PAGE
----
Melbourne’s last original electric crane has been restored to its former glory as part of a project that aims to revitalise the northern banks of Melbourne’s Yarra River.
The Malcolm Moore Crane had originally been built in 1948 by Malcolm Moore Limited, and is part of the most intact cargo berth in the port of Melbourne from the pre-containerisation era. It was recognised for its historical significance to Victoria in 2002.
The crane will be restored as part of as part of private developer Riverlee’s $450 million mixed-use development, in collaboration with Lovell Chen Architects and Heritage Consultants, the City of Melbourne, Department of Planning, Department of Treasury and Finance, and Heritage Victoria.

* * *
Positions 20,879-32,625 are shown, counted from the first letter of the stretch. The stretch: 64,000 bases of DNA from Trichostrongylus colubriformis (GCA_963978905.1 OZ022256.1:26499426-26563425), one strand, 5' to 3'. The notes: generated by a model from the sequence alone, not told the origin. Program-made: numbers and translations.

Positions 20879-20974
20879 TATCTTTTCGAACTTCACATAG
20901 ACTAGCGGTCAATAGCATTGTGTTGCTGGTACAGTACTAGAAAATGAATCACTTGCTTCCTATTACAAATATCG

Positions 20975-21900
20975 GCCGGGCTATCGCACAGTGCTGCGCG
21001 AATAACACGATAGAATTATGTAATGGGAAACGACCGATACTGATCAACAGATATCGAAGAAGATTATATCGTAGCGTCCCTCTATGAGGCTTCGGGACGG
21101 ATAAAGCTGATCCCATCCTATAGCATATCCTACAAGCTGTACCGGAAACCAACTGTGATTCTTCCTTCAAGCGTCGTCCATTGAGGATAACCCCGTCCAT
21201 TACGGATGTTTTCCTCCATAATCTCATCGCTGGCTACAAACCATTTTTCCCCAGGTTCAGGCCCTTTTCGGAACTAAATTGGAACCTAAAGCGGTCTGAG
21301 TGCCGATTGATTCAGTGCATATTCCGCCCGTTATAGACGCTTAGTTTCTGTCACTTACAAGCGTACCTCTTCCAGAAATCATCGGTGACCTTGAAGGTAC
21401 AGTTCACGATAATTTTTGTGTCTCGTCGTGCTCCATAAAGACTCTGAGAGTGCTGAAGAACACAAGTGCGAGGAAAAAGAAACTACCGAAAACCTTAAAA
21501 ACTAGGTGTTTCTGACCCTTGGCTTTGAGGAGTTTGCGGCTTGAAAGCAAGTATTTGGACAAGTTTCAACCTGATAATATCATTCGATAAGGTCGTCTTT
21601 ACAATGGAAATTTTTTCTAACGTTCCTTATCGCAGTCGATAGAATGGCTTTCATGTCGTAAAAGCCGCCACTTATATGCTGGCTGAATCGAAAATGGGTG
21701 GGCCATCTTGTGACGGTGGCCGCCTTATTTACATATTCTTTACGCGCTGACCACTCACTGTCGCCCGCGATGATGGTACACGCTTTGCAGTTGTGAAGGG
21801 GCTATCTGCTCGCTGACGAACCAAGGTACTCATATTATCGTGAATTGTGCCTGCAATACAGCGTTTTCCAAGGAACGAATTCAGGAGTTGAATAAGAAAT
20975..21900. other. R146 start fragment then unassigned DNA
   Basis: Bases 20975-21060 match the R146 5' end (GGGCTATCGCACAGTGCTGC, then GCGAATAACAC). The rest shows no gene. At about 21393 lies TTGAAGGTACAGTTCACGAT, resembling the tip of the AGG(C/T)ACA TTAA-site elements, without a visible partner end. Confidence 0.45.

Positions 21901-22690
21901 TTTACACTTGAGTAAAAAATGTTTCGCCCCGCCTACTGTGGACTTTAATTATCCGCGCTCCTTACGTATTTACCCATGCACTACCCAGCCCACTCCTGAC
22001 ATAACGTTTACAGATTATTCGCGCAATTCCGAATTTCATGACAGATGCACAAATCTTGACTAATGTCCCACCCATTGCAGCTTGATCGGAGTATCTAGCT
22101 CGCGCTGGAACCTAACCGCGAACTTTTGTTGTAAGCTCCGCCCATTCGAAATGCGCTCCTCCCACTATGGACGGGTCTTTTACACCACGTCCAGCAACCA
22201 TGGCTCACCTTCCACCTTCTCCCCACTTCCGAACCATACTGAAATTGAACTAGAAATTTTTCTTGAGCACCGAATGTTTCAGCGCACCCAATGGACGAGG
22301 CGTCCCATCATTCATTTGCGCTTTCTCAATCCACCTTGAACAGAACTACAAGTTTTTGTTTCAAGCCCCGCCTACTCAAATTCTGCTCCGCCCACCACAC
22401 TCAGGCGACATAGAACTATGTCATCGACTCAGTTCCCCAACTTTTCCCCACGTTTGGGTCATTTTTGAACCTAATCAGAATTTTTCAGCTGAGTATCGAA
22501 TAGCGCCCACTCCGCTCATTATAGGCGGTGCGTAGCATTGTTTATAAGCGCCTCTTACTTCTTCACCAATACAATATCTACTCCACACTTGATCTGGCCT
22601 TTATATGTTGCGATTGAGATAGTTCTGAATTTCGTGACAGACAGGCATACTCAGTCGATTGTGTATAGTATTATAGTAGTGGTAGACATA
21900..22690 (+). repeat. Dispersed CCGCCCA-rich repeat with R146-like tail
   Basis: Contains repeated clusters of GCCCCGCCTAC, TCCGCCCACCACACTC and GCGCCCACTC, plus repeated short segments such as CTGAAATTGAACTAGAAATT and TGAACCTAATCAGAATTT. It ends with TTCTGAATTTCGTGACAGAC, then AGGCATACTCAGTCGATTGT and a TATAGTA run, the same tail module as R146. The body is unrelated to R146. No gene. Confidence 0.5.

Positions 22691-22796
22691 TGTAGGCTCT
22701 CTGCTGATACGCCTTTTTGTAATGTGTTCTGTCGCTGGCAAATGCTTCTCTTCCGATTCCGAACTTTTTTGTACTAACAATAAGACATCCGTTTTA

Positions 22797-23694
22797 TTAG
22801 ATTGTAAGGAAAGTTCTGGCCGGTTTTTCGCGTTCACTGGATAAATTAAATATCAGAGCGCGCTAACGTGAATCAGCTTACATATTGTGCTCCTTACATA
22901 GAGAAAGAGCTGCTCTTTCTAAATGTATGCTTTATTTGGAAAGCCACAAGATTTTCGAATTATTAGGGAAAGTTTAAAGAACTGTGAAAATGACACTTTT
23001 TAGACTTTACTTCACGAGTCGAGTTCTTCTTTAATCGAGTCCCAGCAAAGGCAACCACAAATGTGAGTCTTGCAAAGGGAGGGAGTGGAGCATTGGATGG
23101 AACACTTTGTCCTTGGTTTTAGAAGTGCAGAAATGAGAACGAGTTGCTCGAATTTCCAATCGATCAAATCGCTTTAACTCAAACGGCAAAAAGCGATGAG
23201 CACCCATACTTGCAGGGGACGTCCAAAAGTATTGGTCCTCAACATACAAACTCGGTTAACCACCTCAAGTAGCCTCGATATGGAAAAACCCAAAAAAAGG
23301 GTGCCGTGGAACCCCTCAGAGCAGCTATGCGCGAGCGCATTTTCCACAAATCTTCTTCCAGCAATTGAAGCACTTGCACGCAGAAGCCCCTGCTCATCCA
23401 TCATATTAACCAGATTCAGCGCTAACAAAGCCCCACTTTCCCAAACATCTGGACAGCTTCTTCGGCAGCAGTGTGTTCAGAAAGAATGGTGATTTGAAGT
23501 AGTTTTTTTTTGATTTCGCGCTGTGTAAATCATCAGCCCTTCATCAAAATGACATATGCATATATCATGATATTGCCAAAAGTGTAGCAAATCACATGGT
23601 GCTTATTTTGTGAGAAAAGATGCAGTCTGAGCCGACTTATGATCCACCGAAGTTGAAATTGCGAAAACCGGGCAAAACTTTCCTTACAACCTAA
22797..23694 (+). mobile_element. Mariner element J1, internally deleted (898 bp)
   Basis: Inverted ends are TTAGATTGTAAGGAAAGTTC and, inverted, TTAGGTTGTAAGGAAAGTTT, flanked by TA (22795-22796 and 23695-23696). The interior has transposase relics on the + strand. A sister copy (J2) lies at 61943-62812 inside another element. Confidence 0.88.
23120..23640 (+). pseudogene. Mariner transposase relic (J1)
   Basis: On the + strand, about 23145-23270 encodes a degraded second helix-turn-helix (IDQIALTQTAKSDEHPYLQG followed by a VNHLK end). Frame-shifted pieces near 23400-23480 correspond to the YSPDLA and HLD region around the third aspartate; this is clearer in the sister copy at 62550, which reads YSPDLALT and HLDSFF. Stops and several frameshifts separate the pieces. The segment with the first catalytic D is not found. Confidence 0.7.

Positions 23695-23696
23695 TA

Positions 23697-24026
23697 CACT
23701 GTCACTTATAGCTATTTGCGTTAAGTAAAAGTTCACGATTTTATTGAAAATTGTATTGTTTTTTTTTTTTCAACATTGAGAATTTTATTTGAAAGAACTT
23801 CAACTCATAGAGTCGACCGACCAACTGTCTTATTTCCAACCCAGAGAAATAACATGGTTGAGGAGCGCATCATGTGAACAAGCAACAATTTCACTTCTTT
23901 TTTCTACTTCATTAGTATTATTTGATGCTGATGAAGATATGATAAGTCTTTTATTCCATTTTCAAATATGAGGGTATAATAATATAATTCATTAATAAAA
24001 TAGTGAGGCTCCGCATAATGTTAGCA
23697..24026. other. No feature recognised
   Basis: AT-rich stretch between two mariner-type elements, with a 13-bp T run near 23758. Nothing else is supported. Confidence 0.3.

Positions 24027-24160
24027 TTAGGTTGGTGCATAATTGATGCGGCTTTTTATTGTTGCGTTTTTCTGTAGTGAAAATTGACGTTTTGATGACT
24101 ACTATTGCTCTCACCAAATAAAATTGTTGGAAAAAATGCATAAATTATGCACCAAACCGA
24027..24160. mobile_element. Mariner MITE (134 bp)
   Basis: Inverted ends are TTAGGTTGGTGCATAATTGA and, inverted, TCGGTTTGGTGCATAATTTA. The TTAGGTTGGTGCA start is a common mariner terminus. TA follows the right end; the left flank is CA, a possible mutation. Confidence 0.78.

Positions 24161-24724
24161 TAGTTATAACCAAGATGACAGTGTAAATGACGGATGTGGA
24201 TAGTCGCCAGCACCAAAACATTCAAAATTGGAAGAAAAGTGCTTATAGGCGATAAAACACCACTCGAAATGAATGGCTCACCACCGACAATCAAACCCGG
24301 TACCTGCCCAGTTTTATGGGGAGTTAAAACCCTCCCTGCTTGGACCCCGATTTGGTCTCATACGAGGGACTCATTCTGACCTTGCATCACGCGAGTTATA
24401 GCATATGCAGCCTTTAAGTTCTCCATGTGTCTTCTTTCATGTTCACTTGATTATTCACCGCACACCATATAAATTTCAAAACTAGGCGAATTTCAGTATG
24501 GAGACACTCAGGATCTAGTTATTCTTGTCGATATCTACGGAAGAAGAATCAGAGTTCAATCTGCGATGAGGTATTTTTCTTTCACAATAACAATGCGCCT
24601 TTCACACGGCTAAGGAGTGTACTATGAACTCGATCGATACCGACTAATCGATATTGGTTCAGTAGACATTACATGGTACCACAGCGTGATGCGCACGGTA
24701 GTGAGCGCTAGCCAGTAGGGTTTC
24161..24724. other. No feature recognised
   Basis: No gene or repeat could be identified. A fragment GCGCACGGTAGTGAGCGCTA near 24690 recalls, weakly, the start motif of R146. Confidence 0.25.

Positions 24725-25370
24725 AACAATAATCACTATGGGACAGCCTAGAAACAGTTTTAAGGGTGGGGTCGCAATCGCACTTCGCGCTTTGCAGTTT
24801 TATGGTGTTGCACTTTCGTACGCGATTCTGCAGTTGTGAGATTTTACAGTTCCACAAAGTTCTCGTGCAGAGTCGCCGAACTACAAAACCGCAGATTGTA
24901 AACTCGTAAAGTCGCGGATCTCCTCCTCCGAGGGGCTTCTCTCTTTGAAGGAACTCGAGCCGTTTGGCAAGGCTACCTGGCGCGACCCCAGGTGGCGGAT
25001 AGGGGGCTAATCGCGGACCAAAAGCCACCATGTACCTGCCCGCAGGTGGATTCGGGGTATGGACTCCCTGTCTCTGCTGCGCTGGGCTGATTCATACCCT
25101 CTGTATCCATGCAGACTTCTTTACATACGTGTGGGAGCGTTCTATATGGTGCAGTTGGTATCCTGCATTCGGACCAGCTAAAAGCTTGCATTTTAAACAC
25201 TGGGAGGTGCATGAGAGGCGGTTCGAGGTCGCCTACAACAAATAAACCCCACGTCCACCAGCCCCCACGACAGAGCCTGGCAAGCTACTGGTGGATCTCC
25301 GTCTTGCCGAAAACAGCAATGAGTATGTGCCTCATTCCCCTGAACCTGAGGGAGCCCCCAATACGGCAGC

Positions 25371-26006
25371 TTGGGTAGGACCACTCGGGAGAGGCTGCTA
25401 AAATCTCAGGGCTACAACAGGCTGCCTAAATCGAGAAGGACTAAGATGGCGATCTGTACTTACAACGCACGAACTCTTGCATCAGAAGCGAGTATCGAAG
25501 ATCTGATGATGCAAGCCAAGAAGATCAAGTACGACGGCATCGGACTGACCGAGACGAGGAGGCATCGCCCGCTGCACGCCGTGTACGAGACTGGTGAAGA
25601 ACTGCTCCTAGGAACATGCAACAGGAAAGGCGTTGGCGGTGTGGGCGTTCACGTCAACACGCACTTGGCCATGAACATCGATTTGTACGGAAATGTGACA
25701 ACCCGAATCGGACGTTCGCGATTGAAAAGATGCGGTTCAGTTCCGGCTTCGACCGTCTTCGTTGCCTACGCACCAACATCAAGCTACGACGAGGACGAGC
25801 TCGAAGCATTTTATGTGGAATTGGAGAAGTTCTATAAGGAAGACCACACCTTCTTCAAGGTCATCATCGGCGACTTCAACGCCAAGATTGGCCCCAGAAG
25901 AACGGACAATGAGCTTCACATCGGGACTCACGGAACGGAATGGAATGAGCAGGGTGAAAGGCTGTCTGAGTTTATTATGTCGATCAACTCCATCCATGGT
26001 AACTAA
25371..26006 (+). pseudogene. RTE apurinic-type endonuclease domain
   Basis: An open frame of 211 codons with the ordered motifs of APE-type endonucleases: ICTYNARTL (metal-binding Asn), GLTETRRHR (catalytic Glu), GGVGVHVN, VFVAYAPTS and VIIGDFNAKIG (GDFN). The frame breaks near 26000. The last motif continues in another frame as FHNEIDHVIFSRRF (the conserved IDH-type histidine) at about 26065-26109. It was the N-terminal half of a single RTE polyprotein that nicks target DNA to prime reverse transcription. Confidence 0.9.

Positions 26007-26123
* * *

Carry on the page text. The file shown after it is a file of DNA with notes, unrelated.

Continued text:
It was originally located on the west end of the historic Goods Shed No. 5, however it has been relocated and restored to the east end to make it more publicly accessible, and to integrate it with a proposed public park.
The crane has been restored to ensure its structural integrity through a collaboration between Maritime Contractor Freyssinet and Lovell Chen.
The wharf dates back to the immediate post-war era and has also undergone significant refurbishment.
Riverlee’s Development Director David Lee said the crane demonstrates what a lively area the wharf once was in the mid 1900s.
“We are excited to bring the rich history of the site back to life as much as possible and in particular, the restoration of the crane was so important to both Riverlee and the various partners involved,” he said.
“We look forward to continuing to tell the story of the site’s historical relevance and reference its history throughout our project.”
Construction on the multi-use development is expected to begin in the first quarter of 2020, with the crane visible from Seafarers Bridge.